When Congress voted to authorize the Bush Administration to use military force in response to the September 11 terror attacks on the World Trade Center and the Pentagon, Representative Barbara Lee stood alone in opposition to what she saw as a "rush to judgment." Lee, the California Democrat who holds the Bay Area seat once occupied by antiwar activist Ron Dellums, spoke with John Nichols, The Nation's Washington correspondent, this week.
THE NATION: How did you reach the decision to oppose authorizing the use of force?
LEE: I was at the National Cathedral in Washington. I went to the memorial service on the Friday after the attacks and I prayed. I said to myself, "You've got to figure this one out." I was dealing with all the grief and sorrow and the loss of life, and it was very personal because a member of my staff had lost a cousin in the Pennsylvania crash. I was thinking about my responsibility as a member of Congress to try to insure that this never happens again. I listened to the remarks of the clergy. Many of them made profound statements. But I was struck by what one of them said: "As we act, let us not become the evil that we deplore." That was such a wise statement, and it reflected not only what I was feeling but also my understanding of the threats we continue to face. When I left the cathedral, I was fairly resolved.
THE NATION: Were you also concerned about the constitutional implications of the vote?
LEE: Absolutely. Given the three branches of government, and given that each has a role in the making of monumental decisions such as this, I thought the Congress had a responsibility in this instance especially to step back and say,"Let's not rush to judgment. Let us insist that our democracy works by insuring that the checks and balances work and that the Congress is a part of the decision-making process in terms of when we go to war and with whom.... I think we disenfranchised the American people when we took their representatives out of the decision-making on whether to go to war with a specific nation.
THE NATION: Were you surprised that no other members of Congress voted with you?
LEE: It never dawned on me that I would cast the only vote against this resolution. Many members asked me to change my position. They were friends, and they said, "You do not want to be out there alone." I said, "Oh, no, don't worry. There will be others." When there weren't, I said, "Oh my God." I could not believe it. It was an awesome feeling. And a lonely feeling.
THE NATION: You mentioned that other members said, "You don't want to be out there alone." Do you think other members shared your concerns but were unwilling to cast a risky vote with emotions running so high?
LEE: If you read the floor statements. you'll see that there are many members of Congress who share my concerns. I think that, when I cast that vote, I was speaking for other people in Congress and outside Congress who want a more deliberative approach.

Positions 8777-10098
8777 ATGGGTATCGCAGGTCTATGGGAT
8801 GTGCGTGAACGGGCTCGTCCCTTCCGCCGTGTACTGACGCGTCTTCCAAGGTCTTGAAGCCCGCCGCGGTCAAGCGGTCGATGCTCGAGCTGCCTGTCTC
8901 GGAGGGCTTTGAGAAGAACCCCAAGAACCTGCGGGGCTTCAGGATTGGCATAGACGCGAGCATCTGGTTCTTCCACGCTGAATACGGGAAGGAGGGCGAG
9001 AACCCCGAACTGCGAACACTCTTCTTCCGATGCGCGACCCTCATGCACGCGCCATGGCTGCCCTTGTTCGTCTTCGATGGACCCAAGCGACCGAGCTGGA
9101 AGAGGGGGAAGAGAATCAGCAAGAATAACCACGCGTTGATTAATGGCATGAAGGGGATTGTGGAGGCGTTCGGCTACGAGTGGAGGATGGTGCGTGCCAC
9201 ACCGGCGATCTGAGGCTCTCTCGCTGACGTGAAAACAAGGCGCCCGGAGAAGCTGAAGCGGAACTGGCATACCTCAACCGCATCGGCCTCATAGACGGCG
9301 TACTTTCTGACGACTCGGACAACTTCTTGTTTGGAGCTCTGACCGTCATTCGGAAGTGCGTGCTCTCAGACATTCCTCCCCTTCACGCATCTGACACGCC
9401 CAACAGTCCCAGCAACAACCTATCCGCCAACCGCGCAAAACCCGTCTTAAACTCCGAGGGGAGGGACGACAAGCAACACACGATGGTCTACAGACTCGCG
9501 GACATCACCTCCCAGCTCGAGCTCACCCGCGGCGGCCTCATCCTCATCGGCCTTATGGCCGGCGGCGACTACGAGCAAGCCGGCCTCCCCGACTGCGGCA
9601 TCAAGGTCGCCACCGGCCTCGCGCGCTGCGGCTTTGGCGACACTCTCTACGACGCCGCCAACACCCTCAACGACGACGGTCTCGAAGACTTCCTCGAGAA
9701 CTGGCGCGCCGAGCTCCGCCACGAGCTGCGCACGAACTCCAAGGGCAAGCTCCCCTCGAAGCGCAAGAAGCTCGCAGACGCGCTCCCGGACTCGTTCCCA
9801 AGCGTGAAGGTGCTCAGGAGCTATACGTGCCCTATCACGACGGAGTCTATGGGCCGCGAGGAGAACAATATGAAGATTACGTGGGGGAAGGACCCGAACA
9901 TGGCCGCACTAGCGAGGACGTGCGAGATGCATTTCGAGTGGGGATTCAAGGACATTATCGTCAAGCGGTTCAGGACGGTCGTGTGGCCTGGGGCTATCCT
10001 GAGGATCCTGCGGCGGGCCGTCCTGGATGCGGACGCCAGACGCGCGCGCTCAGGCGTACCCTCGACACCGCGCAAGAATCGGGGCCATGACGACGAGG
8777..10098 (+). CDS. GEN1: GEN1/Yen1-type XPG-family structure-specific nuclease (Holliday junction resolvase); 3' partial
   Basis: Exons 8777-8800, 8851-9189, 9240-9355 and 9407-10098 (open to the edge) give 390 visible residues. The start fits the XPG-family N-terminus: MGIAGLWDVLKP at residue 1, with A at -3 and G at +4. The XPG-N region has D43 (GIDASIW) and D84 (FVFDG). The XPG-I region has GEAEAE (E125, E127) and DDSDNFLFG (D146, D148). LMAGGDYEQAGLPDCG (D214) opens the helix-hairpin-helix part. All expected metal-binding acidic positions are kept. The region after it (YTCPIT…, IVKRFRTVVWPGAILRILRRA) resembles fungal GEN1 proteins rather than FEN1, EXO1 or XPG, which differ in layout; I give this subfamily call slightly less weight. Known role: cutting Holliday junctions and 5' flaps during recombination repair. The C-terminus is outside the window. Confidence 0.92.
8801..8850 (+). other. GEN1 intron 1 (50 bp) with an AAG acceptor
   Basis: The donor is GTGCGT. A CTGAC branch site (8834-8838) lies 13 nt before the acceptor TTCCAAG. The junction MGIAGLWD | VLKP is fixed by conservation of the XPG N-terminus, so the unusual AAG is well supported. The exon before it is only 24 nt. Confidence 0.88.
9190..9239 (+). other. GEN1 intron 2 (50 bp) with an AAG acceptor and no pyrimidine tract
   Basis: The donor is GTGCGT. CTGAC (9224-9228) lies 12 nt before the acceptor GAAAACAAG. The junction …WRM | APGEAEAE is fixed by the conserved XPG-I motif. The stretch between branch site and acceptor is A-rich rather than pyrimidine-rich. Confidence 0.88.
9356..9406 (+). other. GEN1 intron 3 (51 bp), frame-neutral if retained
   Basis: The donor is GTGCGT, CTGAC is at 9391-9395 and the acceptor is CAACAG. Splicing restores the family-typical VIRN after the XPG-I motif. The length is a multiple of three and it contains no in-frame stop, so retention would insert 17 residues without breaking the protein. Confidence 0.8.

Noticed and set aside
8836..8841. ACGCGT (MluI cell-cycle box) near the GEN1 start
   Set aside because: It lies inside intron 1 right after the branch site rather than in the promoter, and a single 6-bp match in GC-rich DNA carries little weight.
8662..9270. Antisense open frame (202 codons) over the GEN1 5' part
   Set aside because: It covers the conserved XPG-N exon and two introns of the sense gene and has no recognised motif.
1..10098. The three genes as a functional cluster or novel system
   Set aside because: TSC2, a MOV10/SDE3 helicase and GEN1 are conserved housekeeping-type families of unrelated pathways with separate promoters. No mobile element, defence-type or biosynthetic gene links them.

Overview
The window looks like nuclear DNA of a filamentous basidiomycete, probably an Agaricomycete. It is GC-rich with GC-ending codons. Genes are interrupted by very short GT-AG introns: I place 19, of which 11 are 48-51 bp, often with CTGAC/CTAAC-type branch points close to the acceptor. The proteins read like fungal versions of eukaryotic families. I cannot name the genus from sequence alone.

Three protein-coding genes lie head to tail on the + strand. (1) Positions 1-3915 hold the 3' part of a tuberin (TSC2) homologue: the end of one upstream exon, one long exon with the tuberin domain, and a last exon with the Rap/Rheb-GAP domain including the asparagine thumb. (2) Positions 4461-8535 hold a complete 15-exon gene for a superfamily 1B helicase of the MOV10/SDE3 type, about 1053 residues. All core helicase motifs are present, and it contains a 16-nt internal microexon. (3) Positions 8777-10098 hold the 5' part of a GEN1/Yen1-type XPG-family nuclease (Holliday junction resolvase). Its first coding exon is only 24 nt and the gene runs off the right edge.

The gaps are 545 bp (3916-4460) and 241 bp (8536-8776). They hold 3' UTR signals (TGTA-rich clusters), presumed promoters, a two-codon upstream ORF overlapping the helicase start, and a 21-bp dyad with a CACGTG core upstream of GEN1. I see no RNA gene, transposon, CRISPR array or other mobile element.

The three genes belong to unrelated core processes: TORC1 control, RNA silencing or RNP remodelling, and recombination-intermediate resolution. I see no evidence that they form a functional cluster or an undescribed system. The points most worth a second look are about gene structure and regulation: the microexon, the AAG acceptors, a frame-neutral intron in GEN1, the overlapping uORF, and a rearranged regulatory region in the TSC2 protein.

THE NATION: At the same time, you have received precisely the sort of criticism that most politicians fear.
LEE: I've been called a traitor, a coward, a communist, all the awful stuff. It's been quite difficult for me. But I still believe that I cast the right vote. My district, I think, understands this vote.... I've gotten probably 20,000 e-mails. At first, there were a lot of very harsh messages. But now we are hearing more from people who are saying, "Yes, let's use some restraint. Yes, let's break the cycle of violence if we can." I think the further we get away from that tragic day, the more we will hear those voices of reason.
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There was a short note in the New York Times a few months ago reporting that Governor Jeb Bush wept while speaking to the Southern Regional Conference of the National Baptist Congress of Christian Education. He was crying, it turns out, for a press aide of his, a black woman who he said had been scorned by other blacks because she worked for him. "I'm not crying for me, I'm crying for you, Leslie, and others who have to make the ultimate sacrifice." The woman in question then mounted the podium and handed him "a tissue for his eyes." It was an affecting little story in its narrative elements, the strong but kindhearted white statesman who cries for the lost society of his black aide, while she, the brave moral soldier, risks all--race, face, culture, friends--for her beliefs.
I'd like to succumb to the feel-good sentimentality of it all, but when Republicans say they are going to reach out to the black community, as they have made such fuss about doing of late--well, frankly, I cringe. I remember George Bush the elder getting all choked up about Clarence Thomas's "ultimate sacrifice." I have awful recollections of the Republican Party courting Sammy Davis Jr. so that he could weep, or was it laugh, with Richard Nixon. Oh, the highs, the lows.